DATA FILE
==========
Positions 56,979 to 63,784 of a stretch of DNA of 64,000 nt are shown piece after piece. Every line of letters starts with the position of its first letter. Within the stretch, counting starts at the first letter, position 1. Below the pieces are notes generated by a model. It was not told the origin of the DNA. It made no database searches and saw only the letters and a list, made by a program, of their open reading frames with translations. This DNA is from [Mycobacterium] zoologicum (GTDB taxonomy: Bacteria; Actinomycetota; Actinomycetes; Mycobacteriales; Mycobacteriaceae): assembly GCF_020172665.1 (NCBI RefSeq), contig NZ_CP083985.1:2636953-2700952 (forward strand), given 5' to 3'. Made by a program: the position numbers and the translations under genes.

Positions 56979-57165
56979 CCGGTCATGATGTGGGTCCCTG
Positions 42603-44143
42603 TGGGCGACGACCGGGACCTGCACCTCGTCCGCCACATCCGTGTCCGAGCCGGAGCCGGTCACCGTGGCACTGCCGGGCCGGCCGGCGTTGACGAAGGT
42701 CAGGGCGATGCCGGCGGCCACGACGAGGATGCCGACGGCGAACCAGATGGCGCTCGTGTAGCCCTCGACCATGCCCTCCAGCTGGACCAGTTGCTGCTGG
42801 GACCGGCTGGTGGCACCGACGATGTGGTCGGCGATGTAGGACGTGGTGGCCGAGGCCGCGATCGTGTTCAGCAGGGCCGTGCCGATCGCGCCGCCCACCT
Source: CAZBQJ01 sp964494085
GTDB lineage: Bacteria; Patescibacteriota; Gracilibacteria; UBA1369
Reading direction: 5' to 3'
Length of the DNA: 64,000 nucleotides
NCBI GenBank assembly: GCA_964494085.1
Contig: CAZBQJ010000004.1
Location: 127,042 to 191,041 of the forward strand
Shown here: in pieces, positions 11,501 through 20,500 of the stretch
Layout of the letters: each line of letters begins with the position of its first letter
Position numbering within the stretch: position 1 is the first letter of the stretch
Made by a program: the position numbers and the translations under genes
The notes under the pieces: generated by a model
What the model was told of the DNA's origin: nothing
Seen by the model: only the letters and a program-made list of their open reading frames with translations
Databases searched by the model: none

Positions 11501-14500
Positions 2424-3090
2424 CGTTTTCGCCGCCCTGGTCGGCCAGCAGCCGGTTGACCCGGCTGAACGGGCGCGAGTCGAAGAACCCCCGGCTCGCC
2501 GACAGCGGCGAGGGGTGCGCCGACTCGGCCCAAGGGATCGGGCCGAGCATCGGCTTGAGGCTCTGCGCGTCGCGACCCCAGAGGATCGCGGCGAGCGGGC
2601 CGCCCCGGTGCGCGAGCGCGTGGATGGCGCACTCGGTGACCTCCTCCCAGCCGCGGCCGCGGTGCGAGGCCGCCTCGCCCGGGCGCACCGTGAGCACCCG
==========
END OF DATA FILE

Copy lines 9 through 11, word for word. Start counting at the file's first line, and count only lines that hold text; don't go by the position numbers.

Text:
GTDB lineage: Bacteria; Patescibacteriota; Gracilibacteria; UBA1369
Reading direction: 5' to 3'
Length of the DNA: 64,000 nucleotides